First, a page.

Monday, January 9, 2012
There Are Men - And Women - Like That
The world has lost a critic; Christopher Hitchens is dead.
I don’t know if Hitchens wanted to be loved but I loved him anyway, in a strange sort of way. I heard in his “voice” – or thought I heard at least – a cry for the world to be different than it is. I want that too. Hitchens may have discovered by now, that the God he dismissed as a figment of some men’s minds, does too.
Hitchens believed he knew the source of evil in the world. Its epicenter, he declared, was the heart of the world’s religions. Hypocrisy, deception, intolerance, brutality, repression, were cloaked in a false piety, he argued, while a scattering of “good works” were touted by religionists as evidence that religion was a positive good in the world.
He was not alone in those views; skeptics of lesser stature have pointed to a range of inconsistencies practiced by people of faith, Christian, Muslim, Hindu, Jew. Comedians, philosophers, the literati, even theologians, find, in religion, a convenient target toward which they can aim their darts.
And of course they are right – all manner of evil is perpetrated by men and women professing faith, sanctioned and abetted by institutions of religion. It is enough to make a committed sinner blush. But sadly, those religious sinners don’t blush; they arrogantly pursue their repulsive ways.
But the fact that religious people sin – sin grievously – does not negate the truth of the religion they profess to revere. Truth of the sort that religions claim to have found will stand or fall before a judge greater than any earthly judge, atheistic, agnostic, or believing.
The sinfulness of religious folk – and non-religious too – in fact validates the truths most religions teach: the Christian religion holds, after all, that “There are none righteous; no, not one.” Indeed, all have sinned and come short of the glory God intended for mankind. The goal of all but the most perverse religions is to lead people out of sinfulness and into right(eous) living.
I don’t know the sins peculiar to a Hindu, a Muslim, a Buddhist, a Jew – or an atheist for that matter. I have to believe they look a lot like those to which Christians fall prey – sins attributable to willfulness.
Hitchens did not believe in the existence of God but he strongly believed in the existence of evil, and if his protestations were sincere, he wished it to be eradicated by the removal of its imagined source, hypocritical religion. His prescription was not that religions would reform their behavior but that they would simply “go out of business.” But that would not remove evil from the world; it would only remove one “front organization” of evil, leaving it to express itself openly and freely or to seek another “cover”, perhaps atheistic humanism, under which it could, and most certainly would, perpetrate crimes no less horrific than those he decried and blamed on religion.
Ironically, those who detest the hypocrisy of Christianity – or Islam, or Jainism, or any other religion – who argue that if there were a God, he would not allow the world to go on as it does – would not choose to live in the kind of world required to have no evil, a world in which God stepped in to stop every evil deed; a world in which their sins were nipped in the bud; a world without free will.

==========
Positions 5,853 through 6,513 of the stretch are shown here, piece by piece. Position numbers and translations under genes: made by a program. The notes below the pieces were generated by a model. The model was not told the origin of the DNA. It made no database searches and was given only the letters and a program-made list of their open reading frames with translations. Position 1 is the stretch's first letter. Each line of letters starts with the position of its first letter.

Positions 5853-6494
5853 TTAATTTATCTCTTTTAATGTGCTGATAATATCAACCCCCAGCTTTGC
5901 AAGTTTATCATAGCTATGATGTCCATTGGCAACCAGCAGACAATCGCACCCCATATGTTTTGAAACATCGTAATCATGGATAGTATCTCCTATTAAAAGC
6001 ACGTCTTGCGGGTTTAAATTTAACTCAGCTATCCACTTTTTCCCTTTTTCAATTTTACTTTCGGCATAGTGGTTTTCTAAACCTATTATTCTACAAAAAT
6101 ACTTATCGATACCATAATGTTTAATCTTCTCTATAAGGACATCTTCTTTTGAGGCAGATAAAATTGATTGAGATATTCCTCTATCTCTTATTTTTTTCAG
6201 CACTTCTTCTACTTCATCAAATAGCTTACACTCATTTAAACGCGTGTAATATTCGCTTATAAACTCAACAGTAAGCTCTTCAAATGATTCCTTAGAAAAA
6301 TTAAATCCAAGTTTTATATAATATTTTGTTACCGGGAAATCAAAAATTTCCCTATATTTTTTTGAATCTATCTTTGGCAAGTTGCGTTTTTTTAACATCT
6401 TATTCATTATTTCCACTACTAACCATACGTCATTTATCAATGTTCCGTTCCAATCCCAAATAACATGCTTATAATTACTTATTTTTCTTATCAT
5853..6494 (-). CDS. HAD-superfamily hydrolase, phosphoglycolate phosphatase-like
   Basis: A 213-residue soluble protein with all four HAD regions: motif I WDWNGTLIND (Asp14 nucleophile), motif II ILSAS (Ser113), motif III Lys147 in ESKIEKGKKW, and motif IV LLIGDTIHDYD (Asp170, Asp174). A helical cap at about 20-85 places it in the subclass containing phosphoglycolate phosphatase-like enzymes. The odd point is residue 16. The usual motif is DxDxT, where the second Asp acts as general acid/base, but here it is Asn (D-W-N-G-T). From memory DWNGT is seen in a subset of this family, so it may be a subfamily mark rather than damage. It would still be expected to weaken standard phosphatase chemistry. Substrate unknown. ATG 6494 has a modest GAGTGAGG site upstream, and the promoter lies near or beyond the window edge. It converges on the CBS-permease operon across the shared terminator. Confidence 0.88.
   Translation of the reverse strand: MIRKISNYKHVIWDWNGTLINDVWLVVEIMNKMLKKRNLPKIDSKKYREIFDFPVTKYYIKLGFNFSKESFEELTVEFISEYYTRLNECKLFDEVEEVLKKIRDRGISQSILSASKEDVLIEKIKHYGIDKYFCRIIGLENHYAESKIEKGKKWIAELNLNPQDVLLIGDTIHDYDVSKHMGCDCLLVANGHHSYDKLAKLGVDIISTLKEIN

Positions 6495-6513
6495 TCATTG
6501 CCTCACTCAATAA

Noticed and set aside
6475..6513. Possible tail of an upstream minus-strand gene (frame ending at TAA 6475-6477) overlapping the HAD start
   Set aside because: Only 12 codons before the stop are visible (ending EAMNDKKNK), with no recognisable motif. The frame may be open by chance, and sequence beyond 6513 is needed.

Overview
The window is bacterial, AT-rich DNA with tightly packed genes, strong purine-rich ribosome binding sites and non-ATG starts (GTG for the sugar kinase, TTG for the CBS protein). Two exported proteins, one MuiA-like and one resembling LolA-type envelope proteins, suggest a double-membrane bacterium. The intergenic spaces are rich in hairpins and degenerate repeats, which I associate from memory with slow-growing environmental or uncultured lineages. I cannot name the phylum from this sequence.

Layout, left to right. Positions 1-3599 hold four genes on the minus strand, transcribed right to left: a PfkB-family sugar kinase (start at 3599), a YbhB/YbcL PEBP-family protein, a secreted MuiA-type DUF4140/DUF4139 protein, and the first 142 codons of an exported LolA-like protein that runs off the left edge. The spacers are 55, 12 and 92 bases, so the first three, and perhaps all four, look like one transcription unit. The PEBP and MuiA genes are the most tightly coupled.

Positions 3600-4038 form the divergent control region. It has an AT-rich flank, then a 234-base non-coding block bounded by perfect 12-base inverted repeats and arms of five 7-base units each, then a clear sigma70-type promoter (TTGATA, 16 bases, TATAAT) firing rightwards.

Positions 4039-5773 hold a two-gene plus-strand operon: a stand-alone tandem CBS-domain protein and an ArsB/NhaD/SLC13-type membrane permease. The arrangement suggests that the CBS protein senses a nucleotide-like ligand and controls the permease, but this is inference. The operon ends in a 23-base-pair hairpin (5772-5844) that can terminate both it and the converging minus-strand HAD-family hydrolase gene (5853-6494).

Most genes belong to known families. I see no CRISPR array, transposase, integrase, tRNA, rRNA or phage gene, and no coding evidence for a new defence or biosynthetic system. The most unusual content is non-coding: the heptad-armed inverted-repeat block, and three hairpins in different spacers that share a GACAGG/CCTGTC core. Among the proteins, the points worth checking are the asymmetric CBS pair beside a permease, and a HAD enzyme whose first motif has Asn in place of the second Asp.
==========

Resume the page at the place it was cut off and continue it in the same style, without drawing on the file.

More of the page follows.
We all know hypocrites and find them hard to tolerate. I’ve know cynical, unbelieving pastors, grasping – even licentious – deacons, charlatan evangelists, opportunistic and bullying church leaders. I’ve know their counterparts – their near-exact replicas – in the non-religious sectors of the world as well.
There are men – and women – like that.
But there are men and women – both religious and not – who, most of the time, are sincere, honest, generous, and fair. And this is what the Christopher Hitchenses of the world cannot understand; those people, as much as – indeed, more than – the hypocrites, are representative of the religion or philosophy they hold; they are the ones by which its “truths” should be judged. They are the “salt of the earth”, the “lights of the world.” They are bastions of righteousness that allow our otherwise twisted world to function at some level of sanity and civility.
Hitchens wished to abolish Christianity – and all other religions. His critique of the effect of religion on the world was accurate, but incomplete. The evil of which he died – throat cancer – could not be blamed on religion. But he died in another way, long before throat cancer took him away, when he chose to blame religion for the incivility of man to man, failing to see in his own behavior that non-religion could be just as intolerant, uncivil, and destructive as religion. The evil in mankind comes from a source deeper and more universal than any religion or philosophy. It is embedded in man’s nature and only a rebirth – the acquiring of a new nature – can cure what is wrong with him.
Hitchens was a great preacher – a prophet, one could say – crying out against the sins of religionists just as truthfully as any Old Testament prophet. I found myself often saying, “Amen!” as he “preached.” But his aim was too narrow, focused only on religious sinners. He should have included his own sin; his anger, his resentments, his intolerance, his antagonisms, his combativeness, within the scope of his critique.
We all have sinned and fail to achieve the glory God has in mind for us. There are men – and women – like that. God be merciful to us sinners, one and all.